But that doesn't mean that you're incompetent or stupid or that you did anything wrong. It's just numbers.
And if you do go on the market, but all of the offers that you get are for adjunct or VAP gigs that you don't want to take? That's okay. You don't have to take a job you don't want. And you shouldn't be ashamed for not wanting to take a job that would leave you in poverty, with no job security, or living somewhere where you'd be miserable. And if you don't want to take a temporary job, that is also completely and totally understandable. It does not mean that you're a failure. What it means is that the academic hiring process is failing its candidates.
Now, onto the bigger source of anguish and sense of failure over leaving ... the reaction you'll get from other academics, either in person or via things you'll read on the internet.
You absolutely WILL get pushback when you decide to leave. Your decision will be second guessed ("well, if you just take one more stab at the market..." or "things will get better once you're not working with that advisor anymore..."). You'll read comments from anonymous internet commenters who allege that people who quit were idiots who couldn't cut it. Some people just won't know what to say, and will stare blankly at you, unsure of how to talk to a nonacademic. And a few people will probably make snarky comments about how you just "weren't serious enough" or some such thing. Other people (parents? advisors?) will tell you that they're disappointed that you left. The specifics will vary based on the people you know and how you describe your decision to leave, but it'll happen.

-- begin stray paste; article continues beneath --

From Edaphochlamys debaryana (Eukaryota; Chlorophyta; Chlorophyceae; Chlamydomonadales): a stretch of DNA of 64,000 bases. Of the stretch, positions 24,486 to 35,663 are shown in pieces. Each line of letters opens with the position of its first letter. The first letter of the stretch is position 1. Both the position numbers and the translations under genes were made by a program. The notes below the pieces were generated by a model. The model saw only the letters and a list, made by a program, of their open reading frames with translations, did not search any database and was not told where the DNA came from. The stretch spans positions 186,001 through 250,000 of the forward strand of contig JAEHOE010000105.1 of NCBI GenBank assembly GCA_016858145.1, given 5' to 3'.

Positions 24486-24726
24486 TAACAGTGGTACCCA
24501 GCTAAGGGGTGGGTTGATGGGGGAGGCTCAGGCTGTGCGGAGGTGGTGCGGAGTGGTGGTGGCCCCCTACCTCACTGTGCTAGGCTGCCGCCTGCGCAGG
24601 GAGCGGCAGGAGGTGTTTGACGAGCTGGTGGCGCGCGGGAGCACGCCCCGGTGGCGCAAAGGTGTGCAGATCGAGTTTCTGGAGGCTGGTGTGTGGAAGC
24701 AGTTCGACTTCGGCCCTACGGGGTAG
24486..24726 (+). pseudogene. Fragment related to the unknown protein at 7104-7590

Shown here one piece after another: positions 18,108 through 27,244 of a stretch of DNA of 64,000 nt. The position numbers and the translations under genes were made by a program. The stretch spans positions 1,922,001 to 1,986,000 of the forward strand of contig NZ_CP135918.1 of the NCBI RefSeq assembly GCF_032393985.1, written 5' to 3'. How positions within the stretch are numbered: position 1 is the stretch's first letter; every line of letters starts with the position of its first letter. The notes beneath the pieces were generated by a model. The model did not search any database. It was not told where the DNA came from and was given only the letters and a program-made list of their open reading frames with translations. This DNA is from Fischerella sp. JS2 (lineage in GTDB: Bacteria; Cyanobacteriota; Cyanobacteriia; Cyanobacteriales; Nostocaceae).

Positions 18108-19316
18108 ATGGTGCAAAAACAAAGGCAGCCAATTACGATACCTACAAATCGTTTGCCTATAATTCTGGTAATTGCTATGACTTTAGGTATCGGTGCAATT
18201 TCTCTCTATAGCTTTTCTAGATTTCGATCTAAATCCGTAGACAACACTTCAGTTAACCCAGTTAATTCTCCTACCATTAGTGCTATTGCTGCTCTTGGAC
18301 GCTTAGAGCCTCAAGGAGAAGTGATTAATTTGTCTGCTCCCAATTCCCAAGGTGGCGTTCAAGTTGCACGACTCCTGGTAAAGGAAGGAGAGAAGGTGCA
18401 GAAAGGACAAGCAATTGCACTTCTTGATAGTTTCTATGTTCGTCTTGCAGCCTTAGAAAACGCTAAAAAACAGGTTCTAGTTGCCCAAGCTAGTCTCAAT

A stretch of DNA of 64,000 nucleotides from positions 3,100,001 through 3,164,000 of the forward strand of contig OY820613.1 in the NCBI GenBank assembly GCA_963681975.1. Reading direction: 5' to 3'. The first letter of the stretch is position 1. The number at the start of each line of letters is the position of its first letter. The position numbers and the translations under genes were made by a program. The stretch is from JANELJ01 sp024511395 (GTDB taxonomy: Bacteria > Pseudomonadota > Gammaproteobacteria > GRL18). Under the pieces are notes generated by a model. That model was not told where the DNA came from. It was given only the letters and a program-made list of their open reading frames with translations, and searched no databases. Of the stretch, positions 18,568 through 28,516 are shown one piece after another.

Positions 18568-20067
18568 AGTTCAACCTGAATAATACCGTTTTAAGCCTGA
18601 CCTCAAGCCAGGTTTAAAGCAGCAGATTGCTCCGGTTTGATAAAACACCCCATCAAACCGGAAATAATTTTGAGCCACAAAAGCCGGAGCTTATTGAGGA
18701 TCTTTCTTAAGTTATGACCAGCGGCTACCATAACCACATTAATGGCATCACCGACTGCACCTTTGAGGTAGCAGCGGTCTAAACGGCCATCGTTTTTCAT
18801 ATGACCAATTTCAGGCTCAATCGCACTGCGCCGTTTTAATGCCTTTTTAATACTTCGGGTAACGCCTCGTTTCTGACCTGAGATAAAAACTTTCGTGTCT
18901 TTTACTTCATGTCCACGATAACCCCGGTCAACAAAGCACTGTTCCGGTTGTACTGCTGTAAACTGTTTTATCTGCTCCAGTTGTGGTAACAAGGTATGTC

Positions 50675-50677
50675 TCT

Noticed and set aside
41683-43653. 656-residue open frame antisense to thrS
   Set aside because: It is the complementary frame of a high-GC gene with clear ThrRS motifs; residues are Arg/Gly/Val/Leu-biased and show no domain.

And if you're like most people, those comments will make you feel like shit, at least momentarily. That academic guilt sets in, and it sets in quick and violently. (I recently talked to someone who quit halfway through her first semester, and she talked about how much of a failure she felt like for deciding the program wasn't for her. After half a semester! How messed up is that???)
But here are a few things about those academic folks who make you feel like a failure. (1) They are operating from within a closed system with a very strong culture that tells them that a t-t faculty job is the best job in the world and that all other jobs are boring, mindless, and soul sucking. (2) In addition, they've internalized the message that being miserable/depressed/overstressed is normal, and is a sign that you're successful. And (3) they likely haven't even considered that other work environments exist, or that there might be some people (like me!) who find the academic life unbearable and just want something a little more predictable and sane. And finally? (4) They may have absolutely no idea about what the current academic market looks like, since it may have been decades since they've looked for a job themselves.